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Assigned: William Hazlitt. "On Gusto" (Norton Vol. D, 538-41).


1. How does Hazlitt initially define "gusto in art"? How does he further refine his definition as the essay moves along?

2. What does Hazlitt's essay suggest about the relationship between art and criticism, and about their relative value? Does his treatment of gusto challenge the supremacy of art in relation to critical understanding of it? If so, to what extent?

3. What key examples does Hazlitt offer of the way in which various artists do or don't exhibit "gusto" in their work? Does the lack of gusto necessarily make a poet or artist uninteresting? How does Hazlitt deal with those who, according to him, don't exhibit gusto in their art?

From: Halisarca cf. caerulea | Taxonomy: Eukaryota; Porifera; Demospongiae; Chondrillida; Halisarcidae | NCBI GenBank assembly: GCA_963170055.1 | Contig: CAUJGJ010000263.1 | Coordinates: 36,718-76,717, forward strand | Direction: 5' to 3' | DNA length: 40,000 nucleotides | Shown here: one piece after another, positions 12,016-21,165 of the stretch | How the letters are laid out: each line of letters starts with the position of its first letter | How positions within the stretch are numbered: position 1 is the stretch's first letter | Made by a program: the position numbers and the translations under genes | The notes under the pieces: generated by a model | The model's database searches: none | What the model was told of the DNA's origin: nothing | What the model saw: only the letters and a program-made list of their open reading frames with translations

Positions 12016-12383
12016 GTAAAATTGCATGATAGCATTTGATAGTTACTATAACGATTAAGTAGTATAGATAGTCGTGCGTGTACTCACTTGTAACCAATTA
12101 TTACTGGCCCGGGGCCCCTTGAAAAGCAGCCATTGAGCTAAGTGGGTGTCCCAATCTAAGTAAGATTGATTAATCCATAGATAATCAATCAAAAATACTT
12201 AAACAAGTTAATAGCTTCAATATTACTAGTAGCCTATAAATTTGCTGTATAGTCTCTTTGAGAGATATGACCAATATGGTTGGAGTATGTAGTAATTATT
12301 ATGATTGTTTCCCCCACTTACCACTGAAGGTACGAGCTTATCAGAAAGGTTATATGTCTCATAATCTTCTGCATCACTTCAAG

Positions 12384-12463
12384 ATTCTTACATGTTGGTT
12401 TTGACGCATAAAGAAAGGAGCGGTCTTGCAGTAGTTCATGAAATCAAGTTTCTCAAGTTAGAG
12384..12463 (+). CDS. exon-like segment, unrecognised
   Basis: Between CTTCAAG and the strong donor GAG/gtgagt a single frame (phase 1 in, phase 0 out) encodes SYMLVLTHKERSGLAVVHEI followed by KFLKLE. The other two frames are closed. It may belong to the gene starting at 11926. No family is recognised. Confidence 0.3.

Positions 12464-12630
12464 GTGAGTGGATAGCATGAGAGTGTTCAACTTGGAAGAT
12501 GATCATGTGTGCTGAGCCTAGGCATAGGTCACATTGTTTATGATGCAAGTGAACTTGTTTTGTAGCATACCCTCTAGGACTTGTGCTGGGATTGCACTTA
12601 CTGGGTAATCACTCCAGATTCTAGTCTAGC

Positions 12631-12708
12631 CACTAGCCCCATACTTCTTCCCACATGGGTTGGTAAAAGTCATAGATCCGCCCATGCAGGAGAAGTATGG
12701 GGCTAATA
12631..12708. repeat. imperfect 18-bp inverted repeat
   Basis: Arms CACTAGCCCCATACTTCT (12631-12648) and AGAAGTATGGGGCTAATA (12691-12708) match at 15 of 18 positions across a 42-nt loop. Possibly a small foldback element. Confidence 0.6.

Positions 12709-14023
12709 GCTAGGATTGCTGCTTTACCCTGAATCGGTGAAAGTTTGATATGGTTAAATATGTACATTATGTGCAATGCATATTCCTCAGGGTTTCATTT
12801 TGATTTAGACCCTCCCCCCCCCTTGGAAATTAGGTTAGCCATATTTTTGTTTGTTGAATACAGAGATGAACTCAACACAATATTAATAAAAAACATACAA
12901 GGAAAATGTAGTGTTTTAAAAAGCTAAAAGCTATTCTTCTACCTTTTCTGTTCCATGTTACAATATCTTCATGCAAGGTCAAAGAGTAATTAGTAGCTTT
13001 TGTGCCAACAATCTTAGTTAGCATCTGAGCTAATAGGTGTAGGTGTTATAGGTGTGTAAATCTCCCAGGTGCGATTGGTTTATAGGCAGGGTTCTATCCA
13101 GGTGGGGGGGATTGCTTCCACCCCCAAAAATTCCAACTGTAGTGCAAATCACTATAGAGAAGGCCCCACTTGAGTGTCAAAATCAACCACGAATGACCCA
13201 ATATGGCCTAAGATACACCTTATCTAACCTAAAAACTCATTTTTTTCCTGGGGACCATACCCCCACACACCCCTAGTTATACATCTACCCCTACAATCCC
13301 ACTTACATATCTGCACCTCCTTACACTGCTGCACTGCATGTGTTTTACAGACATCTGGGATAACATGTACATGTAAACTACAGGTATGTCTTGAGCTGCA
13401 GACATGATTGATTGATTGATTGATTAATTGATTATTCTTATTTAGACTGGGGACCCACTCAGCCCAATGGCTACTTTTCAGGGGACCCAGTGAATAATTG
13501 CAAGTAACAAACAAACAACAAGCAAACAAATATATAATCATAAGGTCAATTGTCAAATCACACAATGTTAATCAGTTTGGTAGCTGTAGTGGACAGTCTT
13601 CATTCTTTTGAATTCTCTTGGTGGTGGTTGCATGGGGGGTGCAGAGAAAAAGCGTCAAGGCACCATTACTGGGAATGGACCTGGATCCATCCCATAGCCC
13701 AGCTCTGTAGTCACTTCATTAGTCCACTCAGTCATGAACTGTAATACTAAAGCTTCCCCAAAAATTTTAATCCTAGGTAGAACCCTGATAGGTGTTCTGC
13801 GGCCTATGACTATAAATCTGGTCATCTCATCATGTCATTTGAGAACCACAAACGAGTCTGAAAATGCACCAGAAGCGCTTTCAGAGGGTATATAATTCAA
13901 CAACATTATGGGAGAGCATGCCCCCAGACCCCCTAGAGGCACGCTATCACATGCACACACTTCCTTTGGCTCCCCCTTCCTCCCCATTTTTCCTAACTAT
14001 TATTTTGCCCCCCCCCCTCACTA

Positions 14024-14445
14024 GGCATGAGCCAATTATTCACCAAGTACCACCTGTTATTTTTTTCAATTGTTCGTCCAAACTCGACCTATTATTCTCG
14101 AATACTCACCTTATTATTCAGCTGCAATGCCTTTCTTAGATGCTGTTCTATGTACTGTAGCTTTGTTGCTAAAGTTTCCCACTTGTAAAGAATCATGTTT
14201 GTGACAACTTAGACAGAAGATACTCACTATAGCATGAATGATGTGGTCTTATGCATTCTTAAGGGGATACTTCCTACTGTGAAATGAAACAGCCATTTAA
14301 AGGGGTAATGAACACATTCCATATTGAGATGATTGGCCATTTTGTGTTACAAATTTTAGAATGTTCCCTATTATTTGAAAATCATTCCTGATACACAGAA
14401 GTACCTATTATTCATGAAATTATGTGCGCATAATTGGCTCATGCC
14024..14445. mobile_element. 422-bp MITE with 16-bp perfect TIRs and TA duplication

Edition: Greenblatt, Stephen et al, eds. The Norton Anthology of English Literature. 8th ed. Vol. E. New York: Norton, 2006. ISBN Package 2 (Vols. DEF) 0-393-92834-9.